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On 31st January 2000, Terrence Carter, a Paramedic with Kent Ambulance NHS Trust, wrote to the Director General of the BBC following the recent Panorama programme. With his agreement, a copy of the BBCs reply is outlined below:
BBC Ref: 2456217
Dear Mr Carter
Thank you for your letter and enclosure of 31 January 2000 to the Director General. As I am sure you will appreciate Mr Dyke receives many more letters than he can deal with personally, so once they have been read they are forwarded by his office to this department for reply.
I am sorry to hear you were angered by the recent edition of Panorama entitled Casualties which you felt was one-sided and sensationalist. The journalist David Rose, who compiled this report, has asked me to assure you that he, together with the whole production team, fully recognise that most paramedics are very dedicated people. We know they have to put up with conditions and pay that many would find quite unacceptable and they often experience abuse or worse from those they are trying to save.
It was not our intention to criticise the ambulance staff themselves, but to examine the system in which they are forced to work. The fact is that many lifesaving drugs are available in some parts of the service but not in other, and the system is set up in such a way that the minimum requirements fall seriously below the standards of paramedic education elsewhere. Even the Ambulance Service Association (ASA) vice president Barry Johns told Panorama that many services do not deliver bast practice.
The programme began by explaining the claim that the shortcomings of the ambulance service and of paramedic training cost thousands of lives each year. It backed this claim by looking into cases where lives may have been lost for a number of reasons, namely lack of training in general (and in the skills needed to intubate semi-conscious patients in particular), the failure of some services to provide treatments which are available elsewhere, and in the failure of the ASA to acknowledge Staffordshires dramatic achievements in response times in order that their higher cardiac survival rate could be emulated elsewhere.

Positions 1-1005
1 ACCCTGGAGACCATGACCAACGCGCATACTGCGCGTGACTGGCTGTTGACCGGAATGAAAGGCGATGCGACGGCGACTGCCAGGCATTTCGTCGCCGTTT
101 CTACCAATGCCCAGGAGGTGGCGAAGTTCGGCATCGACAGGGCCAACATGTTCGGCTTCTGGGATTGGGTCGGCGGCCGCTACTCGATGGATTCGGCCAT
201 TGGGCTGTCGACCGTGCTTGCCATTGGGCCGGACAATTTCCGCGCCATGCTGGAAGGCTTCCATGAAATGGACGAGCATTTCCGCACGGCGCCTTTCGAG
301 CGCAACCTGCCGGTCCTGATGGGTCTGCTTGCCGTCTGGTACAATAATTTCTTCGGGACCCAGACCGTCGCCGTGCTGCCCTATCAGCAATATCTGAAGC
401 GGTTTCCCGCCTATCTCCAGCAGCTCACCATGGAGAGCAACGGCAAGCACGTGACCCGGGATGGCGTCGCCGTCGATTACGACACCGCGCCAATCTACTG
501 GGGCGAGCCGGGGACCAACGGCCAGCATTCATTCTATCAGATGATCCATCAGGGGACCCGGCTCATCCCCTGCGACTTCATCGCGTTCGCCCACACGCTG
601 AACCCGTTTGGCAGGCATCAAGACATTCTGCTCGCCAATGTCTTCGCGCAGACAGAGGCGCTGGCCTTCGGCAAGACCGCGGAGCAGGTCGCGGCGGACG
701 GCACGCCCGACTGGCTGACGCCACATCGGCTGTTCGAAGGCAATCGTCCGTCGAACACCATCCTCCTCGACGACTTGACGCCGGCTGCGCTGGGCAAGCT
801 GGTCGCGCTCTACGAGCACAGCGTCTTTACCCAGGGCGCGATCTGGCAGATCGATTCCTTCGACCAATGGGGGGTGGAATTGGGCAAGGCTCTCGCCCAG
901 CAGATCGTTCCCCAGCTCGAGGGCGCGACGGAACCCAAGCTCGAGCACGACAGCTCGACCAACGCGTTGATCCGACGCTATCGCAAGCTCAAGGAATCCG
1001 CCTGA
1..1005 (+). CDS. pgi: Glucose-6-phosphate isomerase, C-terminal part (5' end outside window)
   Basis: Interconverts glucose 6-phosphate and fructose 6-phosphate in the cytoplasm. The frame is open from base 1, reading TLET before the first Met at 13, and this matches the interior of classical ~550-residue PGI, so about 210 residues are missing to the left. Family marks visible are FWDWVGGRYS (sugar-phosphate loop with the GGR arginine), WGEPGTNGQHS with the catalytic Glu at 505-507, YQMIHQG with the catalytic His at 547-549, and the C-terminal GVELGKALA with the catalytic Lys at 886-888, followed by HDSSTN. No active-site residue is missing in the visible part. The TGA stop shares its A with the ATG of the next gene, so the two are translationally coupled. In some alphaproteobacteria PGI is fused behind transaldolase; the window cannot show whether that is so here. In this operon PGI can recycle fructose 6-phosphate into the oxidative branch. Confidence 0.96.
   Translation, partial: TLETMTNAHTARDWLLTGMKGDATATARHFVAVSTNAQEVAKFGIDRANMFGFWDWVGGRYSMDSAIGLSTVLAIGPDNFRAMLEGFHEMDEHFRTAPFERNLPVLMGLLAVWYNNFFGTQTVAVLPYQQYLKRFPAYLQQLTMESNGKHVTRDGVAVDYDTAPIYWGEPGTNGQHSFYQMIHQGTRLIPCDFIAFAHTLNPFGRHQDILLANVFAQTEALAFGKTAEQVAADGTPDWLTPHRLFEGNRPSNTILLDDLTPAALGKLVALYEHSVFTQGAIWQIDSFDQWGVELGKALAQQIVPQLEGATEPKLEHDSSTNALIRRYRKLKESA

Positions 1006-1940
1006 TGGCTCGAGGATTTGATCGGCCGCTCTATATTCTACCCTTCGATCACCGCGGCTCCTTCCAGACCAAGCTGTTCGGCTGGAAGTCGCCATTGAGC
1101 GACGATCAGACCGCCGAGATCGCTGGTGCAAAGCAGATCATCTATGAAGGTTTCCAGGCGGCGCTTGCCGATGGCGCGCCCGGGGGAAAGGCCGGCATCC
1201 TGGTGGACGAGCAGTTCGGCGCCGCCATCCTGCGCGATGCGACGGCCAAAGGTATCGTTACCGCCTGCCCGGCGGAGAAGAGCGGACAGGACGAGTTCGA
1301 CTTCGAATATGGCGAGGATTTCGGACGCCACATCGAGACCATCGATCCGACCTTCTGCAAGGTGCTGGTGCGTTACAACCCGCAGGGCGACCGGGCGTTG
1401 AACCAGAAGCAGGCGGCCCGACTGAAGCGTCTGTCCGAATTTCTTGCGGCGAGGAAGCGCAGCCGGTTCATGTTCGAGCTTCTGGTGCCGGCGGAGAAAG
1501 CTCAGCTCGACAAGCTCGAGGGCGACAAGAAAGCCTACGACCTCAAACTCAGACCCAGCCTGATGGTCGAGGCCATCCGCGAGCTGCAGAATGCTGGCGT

Within a few hours of the programme being shown, the production office were sent details of several more, equally disturbing case in addition to the three we featured, and they were already aware of two or three other incidents. One of the problems of UK ambulance care is that there is no effective clinical audit of what happens. As the programme showed, academic research backs the proposition the pre-hospital care is not as good as it might be, despite that fact that the paramedics themselves undoubtedly work very hard within the system in which they are operating.
Panorama certainly did not intend to undermine the ambulance staff themselves, nor did the programme overlook the tremendous work paramedics do on a daily basis. Our report concluded by suggesting there were several reasons for the problems within the system. Two of the most important were the failure of fund training centrally and the sluggishness of ambulance management, and we were hoping to use this as a starting point for debate. I can only apologise if this was not the impression you received from the programme.
You may be interested to know that the BBCs Programme Complaints Unit, whose remit is to investigate complaints impartially and to recommend appropriate redress, are looking into this particular programme. They are independent from the programme-makers and their findings are published in a quarterly bulletin and summarised by the Board of Governors in the BBC Annual Report. I hope you will be reassured that your complaint has been taken seriously and this programme will be examined at the very highest level of the BBC.
Thank you for taking the trouble to contact us.